Nevertheless, these embodiments, while providing increased support during seat belt loads, still do not provide optimum strength. In addition, the seats constructed according to the prior art require additional mechanisms for connecting the seat to the vehicle, thereby making the seats more difficult to manufacture and/or install.

SUMMARY OF THE INVENTION

The present invention provides a universal seat that is formed from lightweight materials and has improved strength and attachment mechanisms as compared to prior art seats. The universal seat includes a seat back and a seat pan, both of which are constructed from a thermoplastic material. The universal seat also includes an articulated recliner that is connected to both the seat back and the seat pan. The articulated recliner includes high-strength sheath portions into which one or more plastic bayonets from the seat pan and the seat back are inserted. The use of the high strength sheaths results in a seat having improved strength. In addition, the combination of the sheaths of the articulated recliner in conjunction with the bayonets of the seat back and seat pan help eliminate the need for additional attachment mechanisms, thereby making the universal seat easier to manufacture and install.

Accordingly, in one aspect, the present invention provides a universal seat including a seat back having at least one bayonet, a seat pan having at least one bayonet, and an articulated recliner having at least two sheaths. The at least one seat back bayonet is inserted into one sheath of the articulated recliner and the at least one seat pan bayonet is inserted into the other sheath of the articulated recliner. In addition, the seat back and the seat pan each comprise a thermoplastic material.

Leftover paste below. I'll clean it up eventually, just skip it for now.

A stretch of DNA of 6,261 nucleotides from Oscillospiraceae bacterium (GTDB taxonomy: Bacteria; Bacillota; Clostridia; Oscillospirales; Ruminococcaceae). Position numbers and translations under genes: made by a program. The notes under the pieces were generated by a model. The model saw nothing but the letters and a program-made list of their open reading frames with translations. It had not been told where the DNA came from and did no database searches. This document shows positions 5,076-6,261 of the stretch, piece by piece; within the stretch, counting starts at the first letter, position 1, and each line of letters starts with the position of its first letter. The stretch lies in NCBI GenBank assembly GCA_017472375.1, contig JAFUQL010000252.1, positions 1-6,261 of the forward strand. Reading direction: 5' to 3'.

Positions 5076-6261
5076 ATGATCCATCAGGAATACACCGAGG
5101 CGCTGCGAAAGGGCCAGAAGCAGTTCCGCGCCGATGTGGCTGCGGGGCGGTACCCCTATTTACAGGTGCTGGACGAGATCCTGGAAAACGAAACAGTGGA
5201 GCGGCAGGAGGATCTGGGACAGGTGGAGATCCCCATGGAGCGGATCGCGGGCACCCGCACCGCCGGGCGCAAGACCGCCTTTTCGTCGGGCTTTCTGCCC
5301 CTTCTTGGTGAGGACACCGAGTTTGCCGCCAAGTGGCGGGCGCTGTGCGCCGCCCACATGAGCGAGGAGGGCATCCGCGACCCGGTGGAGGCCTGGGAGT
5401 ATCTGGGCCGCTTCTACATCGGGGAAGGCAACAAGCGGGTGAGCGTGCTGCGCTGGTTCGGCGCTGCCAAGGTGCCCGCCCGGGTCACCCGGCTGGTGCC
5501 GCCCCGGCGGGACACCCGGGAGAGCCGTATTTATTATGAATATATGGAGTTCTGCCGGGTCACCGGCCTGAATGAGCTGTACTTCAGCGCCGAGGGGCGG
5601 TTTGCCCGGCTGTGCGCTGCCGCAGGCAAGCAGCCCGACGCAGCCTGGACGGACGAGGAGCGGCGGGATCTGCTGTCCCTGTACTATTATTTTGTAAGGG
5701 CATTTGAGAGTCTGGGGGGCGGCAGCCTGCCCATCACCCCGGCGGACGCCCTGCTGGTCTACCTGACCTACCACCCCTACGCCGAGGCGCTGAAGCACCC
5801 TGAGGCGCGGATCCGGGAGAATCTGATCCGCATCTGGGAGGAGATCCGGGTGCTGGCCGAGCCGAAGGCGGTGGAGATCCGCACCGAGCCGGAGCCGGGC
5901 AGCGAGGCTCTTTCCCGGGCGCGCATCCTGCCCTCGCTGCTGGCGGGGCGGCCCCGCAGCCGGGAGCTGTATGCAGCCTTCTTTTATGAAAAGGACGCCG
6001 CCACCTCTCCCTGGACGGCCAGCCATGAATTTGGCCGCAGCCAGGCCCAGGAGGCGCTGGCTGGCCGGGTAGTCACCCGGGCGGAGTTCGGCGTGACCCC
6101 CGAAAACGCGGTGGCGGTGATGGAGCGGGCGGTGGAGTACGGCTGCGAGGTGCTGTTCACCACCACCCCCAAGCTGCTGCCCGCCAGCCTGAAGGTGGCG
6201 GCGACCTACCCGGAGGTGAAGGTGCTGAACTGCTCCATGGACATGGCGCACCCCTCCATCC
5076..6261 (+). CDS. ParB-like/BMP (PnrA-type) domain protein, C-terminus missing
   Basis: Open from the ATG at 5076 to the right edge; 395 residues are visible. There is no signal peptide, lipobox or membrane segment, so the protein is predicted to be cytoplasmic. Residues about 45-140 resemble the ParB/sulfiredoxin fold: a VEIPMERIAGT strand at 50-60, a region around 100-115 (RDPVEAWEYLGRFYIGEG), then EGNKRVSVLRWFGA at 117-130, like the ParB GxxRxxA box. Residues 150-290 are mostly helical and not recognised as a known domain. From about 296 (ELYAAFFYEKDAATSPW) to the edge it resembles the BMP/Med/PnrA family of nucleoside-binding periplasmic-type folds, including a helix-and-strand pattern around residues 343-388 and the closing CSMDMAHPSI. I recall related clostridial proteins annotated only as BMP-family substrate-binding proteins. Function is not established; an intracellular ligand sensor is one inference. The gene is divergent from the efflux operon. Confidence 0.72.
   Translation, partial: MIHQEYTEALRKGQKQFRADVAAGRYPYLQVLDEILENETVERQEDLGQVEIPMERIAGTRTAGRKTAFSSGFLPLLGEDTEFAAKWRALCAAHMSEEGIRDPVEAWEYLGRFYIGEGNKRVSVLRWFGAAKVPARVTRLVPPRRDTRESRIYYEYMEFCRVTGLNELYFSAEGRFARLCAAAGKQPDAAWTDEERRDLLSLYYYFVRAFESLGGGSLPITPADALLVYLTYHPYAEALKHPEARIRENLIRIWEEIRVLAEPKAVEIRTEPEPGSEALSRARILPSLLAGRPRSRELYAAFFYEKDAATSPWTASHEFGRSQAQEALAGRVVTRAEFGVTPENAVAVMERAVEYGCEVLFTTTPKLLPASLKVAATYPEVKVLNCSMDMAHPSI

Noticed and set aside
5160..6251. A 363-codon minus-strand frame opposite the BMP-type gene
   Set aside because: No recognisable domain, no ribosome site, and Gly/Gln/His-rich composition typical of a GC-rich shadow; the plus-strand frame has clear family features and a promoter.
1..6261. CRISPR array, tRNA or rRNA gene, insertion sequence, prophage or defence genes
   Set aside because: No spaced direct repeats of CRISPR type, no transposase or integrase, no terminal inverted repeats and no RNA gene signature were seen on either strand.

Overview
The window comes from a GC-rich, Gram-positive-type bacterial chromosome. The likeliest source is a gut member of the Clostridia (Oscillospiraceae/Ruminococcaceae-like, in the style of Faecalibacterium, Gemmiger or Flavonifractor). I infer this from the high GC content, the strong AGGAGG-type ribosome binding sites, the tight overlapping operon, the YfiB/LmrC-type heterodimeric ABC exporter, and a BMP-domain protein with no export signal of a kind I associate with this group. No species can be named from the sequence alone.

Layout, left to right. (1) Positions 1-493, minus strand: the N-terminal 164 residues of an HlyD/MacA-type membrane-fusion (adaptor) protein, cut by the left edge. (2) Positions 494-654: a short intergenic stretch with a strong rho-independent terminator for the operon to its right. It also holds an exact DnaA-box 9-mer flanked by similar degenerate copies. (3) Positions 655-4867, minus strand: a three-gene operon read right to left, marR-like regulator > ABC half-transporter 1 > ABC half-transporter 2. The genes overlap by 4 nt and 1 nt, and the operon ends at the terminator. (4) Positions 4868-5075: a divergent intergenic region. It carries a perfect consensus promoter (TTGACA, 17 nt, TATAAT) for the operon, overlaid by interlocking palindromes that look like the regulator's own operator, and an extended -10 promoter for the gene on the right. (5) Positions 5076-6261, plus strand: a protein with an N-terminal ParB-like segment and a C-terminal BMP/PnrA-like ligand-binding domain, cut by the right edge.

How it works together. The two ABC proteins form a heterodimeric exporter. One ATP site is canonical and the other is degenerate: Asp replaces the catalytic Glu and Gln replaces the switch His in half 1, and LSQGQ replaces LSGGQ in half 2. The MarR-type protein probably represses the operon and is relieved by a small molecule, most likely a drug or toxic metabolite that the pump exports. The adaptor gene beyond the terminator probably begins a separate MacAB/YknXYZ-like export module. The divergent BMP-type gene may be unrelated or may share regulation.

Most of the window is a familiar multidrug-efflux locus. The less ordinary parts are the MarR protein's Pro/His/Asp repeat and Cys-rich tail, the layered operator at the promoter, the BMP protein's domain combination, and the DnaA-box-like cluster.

In another aspect, the present invention provides a method of forming a universal seat including the steps of molding a seat back having at least one bayonet using a first thermoplastic material, molding a seat pan having at least one bayonet using a second thermoplastic material, inserting the at least one bayonet of the seat back into a first sheath of an articulated recliner, and inserting the at least one bayonet of the seat pan into a second sheath of the articulated recliner.

BRIEF DESCRIPTION OF THE DRAWINGS

FIG. 1 is an exploded view of one embodiment of a universal seat according to the present invention.

FIG. 2 is an perspective view of a universal seat according to an alternative embodiment of the present invention in an assembled condition.

FIGS. 3A-3C provide an exploded view, a semi-exploded view and a perspective view of a seat back according to another alternative embodiment of a universal seat according to the present invention.

FIGS. 4A-4C provide an exploded view, a semi-exploded view and a perspective view of a seat back according to yet another alternative embodiment with open channel sheaths of a universal seat according to the present invention.